The Solo Cello Sonata and the Solo Cello Suite are rather similar works that feature the virtuosity of Nakipbekova. I don’t doubt that she will become better-known in the West. While Gál’s works are melodic, they are not in a 19th century style; he found his own unique voice and wrote in a style that now seems to be in line with the work of 21st-century melodists. The first and shorter piece consists of a propulsive Andante, a lilting Minuet, and a final Vivace with a gorgeous cadenza at the end. The suite has four movements and, after a short introduction, treats us to a Fughetta with a catchy tune. The Alla Marcia is lighthearted, too; perhaps the marchers are a child and his stuffed animals. The Cavatina is a wordless aria for a velvet-voiced alto played with a delicious legato on the instrument that most closely resembles that voice. The finale is a Rondino that ends the suite in a sumptuous and traditional manner.
Nakipbekova and Fichert are a most accomplished duo and their playing is recorded in clear and present sound.

Maria Nockin Fanfare Magazine October 2012



These valuable performances include world premieres in the case of the Op.109 solo sonatas. The Cello Sonata has been recorded before. The nimble and authoritative performers in Toccata’s disc are Alfia Nakipbekova, the second half of whose surname will alert one to the fact that she was cellist in The Bekova Trio. She plays with warm tone, controlled vibrato and eloquent musicianship. Jakob Fichert is the admirable pianist, responding to the Sonata’s twists and turns with a keen ear for balance and texture. The recording (two locations) and documentation, as so often with this label, are admirable.

Jonathan Woolf


Gál New
Sonata for Violoncello and Pianoforte,
Op. 89a. Sonata for Violoncello Solo,
Op. 109a. Suite for Violoncello Solo,
Op. 109b.
Alfia Nakipbekova (cello); aJakob Fichert
Toccata Classics TOCC0043 (full price, 1 hour
4 minutes). Website
Producers/Engineers Raphaël Mouterde, James
Hesford. Dates June 10th-12th and November 17th,
There has never been a better time to get to
know the music of Hans Gál (1890-1987), the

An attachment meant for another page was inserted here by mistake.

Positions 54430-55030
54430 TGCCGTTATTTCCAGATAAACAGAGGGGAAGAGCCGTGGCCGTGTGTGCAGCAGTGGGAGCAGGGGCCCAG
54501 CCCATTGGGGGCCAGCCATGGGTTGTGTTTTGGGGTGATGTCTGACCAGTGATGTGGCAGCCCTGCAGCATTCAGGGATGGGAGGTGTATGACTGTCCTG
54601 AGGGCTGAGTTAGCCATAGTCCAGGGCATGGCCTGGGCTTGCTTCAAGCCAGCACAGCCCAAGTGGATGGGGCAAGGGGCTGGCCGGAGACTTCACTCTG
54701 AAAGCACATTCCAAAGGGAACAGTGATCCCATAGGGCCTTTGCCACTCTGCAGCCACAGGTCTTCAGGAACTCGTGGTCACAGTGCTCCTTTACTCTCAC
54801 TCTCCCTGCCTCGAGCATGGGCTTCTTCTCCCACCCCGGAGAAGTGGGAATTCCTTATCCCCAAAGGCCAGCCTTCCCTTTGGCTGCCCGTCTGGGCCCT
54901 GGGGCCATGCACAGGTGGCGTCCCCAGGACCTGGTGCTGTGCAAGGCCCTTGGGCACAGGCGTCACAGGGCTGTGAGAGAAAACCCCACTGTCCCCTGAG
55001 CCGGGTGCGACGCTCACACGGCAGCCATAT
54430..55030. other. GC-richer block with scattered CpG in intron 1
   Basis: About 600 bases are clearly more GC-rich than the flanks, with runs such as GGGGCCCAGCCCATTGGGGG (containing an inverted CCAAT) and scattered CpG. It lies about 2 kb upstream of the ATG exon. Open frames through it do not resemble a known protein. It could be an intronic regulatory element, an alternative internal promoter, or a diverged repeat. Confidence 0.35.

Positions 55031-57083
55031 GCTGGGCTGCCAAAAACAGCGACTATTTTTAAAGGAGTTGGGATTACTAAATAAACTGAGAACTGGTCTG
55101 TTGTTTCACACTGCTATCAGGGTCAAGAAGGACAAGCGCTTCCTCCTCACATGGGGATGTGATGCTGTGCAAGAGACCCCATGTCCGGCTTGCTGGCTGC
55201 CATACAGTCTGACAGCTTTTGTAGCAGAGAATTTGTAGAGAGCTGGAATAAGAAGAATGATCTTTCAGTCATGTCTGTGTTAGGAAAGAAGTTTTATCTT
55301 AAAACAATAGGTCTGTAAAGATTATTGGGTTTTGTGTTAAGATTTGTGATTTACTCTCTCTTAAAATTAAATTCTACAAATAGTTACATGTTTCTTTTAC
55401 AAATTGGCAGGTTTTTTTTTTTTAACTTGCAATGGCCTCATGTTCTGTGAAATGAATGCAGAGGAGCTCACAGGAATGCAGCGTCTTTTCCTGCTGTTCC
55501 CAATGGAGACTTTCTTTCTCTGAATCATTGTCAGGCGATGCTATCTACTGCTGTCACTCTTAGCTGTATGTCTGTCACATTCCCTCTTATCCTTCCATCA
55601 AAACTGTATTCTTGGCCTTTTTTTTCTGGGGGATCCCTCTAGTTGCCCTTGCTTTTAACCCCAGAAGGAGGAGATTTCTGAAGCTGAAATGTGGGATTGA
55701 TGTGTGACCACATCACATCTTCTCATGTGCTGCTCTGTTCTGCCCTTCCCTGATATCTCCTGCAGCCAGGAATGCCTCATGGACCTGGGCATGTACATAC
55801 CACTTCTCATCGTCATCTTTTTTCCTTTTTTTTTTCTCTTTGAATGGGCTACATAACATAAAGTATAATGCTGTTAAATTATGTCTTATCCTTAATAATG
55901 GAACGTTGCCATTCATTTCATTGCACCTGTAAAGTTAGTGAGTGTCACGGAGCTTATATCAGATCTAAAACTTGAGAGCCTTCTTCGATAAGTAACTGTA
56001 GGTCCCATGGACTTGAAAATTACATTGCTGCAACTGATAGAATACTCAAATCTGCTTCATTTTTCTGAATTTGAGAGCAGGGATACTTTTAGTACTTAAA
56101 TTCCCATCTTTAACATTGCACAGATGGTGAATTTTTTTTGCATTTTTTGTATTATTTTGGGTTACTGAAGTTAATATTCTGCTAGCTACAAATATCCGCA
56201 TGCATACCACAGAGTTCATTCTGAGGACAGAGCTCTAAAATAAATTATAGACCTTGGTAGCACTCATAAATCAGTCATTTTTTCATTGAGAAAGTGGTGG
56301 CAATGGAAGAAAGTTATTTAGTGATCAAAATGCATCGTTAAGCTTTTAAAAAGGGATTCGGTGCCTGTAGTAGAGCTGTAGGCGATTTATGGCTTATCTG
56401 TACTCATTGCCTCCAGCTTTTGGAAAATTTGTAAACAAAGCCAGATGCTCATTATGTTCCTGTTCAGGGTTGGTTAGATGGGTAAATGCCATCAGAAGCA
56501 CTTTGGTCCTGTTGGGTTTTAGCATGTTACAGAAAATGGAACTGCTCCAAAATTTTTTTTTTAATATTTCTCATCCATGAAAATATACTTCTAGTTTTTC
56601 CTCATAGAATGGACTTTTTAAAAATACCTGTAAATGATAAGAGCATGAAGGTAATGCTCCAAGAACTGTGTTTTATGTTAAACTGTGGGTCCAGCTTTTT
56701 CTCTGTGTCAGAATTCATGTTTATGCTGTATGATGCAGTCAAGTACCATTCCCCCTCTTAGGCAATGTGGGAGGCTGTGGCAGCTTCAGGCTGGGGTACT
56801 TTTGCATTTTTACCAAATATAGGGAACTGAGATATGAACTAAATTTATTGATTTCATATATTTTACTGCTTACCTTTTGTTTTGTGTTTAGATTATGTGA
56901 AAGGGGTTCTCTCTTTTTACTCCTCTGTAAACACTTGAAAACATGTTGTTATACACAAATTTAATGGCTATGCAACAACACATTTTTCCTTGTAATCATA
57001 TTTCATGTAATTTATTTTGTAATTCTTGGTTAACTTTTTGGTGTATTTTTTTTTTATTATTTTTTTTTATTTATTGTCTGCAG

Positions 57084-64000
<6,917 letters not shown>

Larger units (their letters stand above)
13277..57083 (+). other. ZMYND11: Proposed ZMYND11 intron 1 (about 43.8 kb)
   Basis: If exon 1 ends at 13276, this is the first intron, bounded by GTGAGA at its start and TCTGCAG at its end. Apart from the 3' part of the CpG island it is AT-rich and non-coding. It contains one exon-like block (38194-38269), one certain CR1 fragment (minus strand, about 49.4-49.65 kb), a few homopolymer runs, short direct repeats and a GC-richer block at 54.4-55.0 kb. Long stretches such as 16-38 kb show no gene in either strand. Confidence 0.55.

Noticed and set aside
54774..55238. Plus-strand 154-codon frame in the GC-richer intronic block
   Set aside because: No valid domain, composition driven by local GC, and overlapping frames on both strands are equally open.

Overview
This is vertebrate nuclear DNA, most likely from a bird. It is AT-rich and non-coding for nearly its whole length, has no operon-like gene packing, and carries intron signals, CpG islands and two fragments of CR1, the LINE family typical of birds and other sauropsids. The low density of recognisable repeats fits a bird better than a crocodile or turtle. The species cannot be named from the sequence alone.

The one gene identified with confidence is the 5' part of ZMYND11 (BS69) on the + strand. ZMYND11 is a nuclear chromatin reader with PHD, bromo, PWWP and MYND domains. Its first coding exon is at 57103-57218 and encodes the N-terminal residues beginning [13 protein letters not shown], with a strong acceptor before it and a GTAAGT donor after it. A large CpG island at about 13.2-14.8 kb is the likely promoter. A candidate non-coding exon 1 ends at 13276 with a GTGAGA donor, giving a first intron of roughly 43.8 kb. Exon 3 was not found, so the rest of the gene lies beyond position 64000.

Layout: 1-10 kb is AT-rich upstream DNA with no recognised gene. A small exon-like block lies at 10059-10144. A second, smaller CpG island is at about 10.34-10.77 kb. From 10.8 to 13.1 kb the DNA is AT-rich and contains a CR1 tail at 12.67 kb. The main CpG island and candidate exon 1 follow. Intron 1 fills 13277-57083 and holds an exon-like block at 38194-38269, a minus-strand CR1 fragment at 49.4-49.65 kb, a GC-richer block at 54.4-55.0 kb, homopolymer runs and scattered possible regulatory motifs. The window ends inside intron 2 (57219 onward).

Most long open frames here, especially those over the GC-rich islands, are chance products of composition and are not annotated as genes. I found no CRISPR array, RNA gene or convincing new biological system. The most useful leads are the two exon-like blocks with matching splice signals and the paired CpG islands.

Vienna-born composer, pedagogue and pianist
who settled in Edinburgh having fled from the
Nazis in 1938. Thanks to Avie Records, in
particular, we have the four symphonies, the
piano music (three discs’ worth) and other
pieces. Toccata Classics now gives us a Sonata
and a Suite for Violoncello Solo (both
Op. 109), composed in 1982 when Gál was
92. This is lyrical music, looking back to Bach
and with many oblique twists and turns that
keep the listener on his or her toes. It is
clear that Gál was totally on the ball as he
wrote this appealing, always inventive and
elegantly crafted music. Whatever the
formalities of the movements that make up
these complementary works, there is nothing
dry or academic about the music therein.
Song and dance is an important part of the
invention, wit too.

Alfia Nakipbekova plays superbly and with total conviction, creating many colours and dynamics from her instrument; and she is ideally recorded with tangibility and just enough air. In the earlier Sonata for Violoncello and Pianoforte (good to be
using full names!) from 1953, she is
joined by Jakob Fichert. He is an equally
fine advocate for Gál’s music. The three movement Sonata begins with an expansive
if agitated movement that is soulful and with
many heartfelt refrains that seem nostalgic.
There follows a short, spirited movement,
which may be reminiscent of Prokofiev.
The finale (of similar length to the opening
movement) begins poetically with much
inwardness before an Allegro energico bursts in without losing connection to the sorrowful
music that has preceded it. In this totally
convincing performance Hans Gál’s Cello
Sonata lives again. Colin Anderson

A review of a Elgar Cello Concerto performed by Alfia Nakipbekova with Royal Philharmonic Orchestra conducted by Marius Stravinsky on the 9th December 2007 at the Cadogan Hall:

"I had never heard Ms Nakipbekova perform live and knew her better for having studied with Mstislav Rostropovich and for being one of the last present day cellists who had master classes with Jacqueline du Pre. I believe she did full justice to her distinguished late teachers. She was wonderful, delivering one of the most beautiful, poignant performances of Elgar's concerto that I have ever witnessed in concert. She instantly captured the audience with her graceful, smooth style and delicate dexterity. Her technique seems flawless, with the easy, natural legato which so often appears to be an inherent characteristic of the best cellists from the former Soviet Union."

Margarida Mota-Bull SEEN AND HEARD INTERNATIONAL (MusicWeb International's Worldwide Concert and Opera Reviews.












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